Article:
.comment-link {margin-left:.6em;}

Wednesday, January 15, 2014

Labour call for action on bankers bonuses

According to the BBC Labour have renewed their attack on bankers by urging Chancellor George Osborne to block any attempt by Royal Bank of Scotland  to pay bonuses of up to double its bankers' annual salary.

They have tabled a Commons motion calling on the government, which owns 80% of RBS, to reject any such move. They are also calling for more competition in banking. Both of those issues are being addressed by the Government though not quite in th way the Labour Leader wants.

The BBC's political editor, Nick Robinson, said the move by Labour was part of its attempt to say that the prime minister and his chancellor "stand up for the wrong people".

On Friday, Mr Miliband is expected to flesh out details of a proposal made last year to force the big High Street banks to sell off branches, the BBC understands.

He wants to promote the growth of new banks that could challenge the "big five" - Royal Bank of Scotland, HSBC, Lloyds, Barclays, and Santander.

"We've got to give customers more choice," Chris Leslie told the BBC.

But banking analyst Ralph Silva said: "What makes anybody believe that there's a queue of people willing to buy these branches? New and smaller banks - they don't want more branches, they want more apps. There's no market for branches out there."

He argued competition would only increase if new players, such as supermarkets, and car companies, entered the market.

The BBC's Newsnight reported that Mr Miliband may suggest a cap on the size of banks, possibly based on their share of the UK market.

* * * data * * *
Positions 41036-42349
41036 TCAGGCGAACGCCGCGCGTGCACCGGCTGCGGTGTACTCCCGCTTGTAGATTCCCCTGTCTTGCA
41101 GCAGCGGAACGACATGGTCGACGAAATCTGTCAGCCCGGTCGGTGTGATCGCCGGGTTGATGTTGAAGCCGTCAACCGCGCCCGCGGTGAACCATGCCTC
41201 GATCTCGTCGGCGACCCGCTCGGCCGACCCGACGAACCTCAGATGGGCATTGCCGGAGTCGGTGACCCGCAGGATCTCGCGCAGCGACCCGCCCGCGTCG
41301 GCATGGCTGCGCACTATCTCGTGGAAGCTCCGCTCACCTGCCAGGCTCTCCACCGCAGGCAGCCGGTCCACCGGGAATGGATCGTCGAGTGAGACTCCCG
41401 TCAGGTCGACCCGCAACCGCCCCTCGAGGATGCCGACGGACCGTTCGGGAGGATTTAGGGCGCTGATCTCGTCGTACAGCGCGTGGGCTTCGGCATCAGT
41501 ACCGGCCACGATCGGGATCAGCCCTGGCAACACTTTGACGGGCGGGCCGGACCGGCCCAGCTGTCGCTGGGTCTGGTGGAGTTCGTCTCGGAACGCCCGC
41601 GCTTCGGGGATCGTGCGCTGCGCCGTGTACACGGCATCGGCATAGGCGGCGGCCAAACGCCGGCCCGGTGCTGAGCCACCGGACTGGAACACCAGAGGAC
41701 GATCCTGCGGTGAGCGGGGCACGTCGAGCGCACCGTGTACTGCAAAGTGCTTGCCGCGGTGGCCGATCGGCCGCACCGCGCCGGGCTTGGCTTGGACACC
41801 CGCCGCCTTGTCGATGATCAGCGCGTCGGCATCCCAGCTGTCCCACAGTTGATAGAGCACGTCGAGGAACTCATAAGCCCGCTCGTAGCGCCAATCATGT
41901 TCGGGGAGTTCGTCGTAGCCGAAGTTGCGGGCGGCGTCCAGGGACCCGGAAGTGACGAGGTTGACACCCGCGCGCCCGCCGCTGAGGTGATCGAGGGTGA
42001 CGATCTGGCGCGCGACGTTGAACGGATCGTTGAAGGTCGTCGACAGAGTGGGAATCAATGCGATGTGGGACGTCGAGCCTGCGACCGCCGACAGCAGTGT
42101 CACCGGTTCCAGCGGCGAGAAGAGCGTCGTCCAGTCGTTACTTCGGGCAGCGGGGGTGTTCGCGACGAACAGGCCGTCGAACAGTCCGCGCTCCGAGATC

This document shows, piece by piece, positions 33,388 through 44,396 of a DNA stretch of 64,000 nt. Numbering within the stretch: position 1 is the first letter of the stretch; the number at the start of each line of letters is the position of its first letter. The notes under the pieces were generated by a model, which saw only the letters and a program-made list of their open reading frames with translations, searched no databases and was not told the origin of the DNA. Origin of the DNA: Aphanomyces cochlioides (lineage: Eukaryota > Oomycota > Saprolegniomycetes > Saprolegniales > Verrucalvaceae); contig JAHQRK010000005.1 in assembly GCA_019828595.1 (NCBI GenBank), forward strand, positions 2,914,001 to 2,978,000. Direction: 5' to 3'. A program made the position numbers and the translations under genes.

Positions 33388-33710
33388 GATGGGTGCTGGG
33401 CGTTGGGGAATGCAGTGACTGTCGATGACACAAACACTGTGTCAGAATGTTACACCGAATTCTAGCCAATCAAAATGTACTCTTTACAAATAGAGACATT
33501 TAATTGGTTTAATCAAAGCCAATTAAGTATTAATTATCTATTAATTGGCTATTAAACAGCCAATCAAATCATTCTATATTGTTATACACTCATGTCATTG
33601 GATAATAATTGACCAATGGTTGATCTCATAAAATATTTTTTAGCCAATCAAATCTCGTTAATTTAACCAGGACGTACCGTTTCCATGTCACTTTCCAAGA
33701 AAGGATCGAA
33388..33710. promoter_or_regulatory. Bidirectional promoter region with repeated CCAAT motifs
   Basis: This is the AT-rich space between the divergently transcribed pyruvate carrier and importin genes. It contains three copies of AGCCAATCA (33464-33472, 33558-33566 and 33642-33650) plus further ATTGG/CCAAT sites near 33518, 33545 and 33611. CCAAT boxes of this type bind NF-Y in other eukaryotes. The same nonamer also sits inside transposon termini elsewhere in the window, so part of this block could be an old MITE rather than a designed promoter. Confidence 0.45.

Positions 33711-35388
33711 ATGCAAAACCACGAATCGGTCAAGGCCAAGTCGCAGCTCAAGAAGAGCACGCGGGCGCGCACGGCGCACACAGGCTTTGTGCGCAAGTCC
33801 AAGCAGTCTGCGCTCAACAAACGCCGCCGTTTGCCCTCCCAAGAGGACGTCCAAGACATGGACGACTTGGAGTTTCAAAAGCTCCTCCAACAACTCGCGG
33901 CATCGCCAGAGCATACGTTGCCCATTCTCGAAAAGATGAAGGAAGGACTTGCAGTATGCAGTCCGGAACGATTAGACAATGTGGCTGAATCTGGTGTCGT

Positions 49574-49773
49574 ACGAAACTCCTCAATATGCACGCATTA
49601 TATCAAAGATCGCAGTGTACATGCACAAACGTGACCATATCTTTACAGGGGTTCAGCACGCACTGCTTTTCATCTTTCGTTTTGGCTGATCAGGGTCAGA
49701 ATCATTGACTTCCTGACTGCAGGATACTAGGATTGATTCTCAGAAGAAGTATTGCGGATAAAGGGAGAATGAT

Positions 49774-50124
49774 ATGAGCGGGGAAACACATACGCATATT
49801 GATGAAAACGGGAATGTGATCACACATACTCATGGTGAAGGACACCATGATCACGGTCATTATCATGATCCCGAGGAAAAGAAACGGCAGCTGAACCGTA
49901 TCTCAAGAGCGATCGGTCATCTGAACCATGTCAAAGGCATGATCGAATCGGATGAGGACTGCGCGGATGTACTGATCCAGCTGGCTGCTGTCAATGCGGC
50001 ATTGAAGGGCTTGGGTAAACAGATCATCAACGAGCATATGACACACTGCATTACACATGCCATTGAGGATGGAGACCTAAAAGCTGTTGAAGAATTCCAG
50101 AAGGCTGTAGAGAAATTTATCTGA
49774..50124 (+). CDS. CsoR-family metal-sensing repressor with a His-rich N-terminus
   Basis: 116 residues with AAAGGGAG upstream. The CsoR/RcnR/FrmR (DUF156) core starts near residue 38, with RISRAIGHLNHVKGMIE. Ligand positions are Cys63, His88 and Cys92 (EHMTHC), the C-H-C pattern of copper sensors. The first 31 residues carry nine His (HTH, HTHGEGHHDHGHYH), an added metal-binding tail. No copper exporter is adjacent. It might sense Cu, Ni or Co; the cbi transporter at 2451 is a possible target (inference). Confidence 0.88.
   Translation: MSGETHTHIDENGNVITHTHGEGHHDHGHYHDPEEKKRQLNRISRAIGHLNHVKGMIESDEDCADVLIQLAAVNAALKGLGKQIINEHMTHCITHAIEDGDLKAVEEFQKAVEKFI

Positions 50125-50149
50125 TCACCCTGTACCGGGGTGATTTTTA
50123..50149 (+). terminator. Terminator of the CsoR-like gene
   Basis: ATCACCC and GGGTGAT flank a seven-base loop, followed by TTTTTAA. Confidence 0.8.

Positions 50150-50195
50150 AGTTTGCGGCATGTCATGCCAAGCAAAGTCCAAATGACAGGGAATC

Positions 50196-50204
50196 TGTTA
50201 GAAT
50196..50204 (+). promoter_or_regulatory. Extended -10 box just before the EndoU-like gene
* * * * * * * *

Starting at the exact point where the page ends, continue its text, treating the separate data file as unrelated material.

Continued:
However, business sources told the programme that such an intervention was another example of an anti-business sentiment in the Labour Party.

Just so we are clear though who has the worst record on this issue, here is a graph showing how bonuses were much higher under the previous Labour Government than now:

It is still a problem but not as bad as it was.
As I written elsewhere, bonuses can and should be regulated by the taxation system,i.e.HMRC.
First two definitions; a bonus is paid as a part of an employee's income that is transferred from the business's profits; wages/salaries are paid out of a business's turnover; a cost to the business.
The taxation rules could be; a bonus paid out of profits is taxed at 10%. Bonuses paid out of turnover would be taxed at 100%.
This would penalise directors who run a business into bankruptcy and still award themselves bonuses and reward employees who contribute to a business's success.
A piecemeal approach will not work.
As I have written elsewhere, the whole economic system needs to be replaced. The banking system, company law, types of legal firms, contract law, the taxation system, the benefit system etc. etc.
At present these systems are fragmented, dysfunctional and disintegrated. Thy do not work and are "not fit or purpose".
A complete integrated economic system needs to be implemented to resolve these problems.
Post a Comment

<< Home

This page is powered by Blogger. Isn't yours?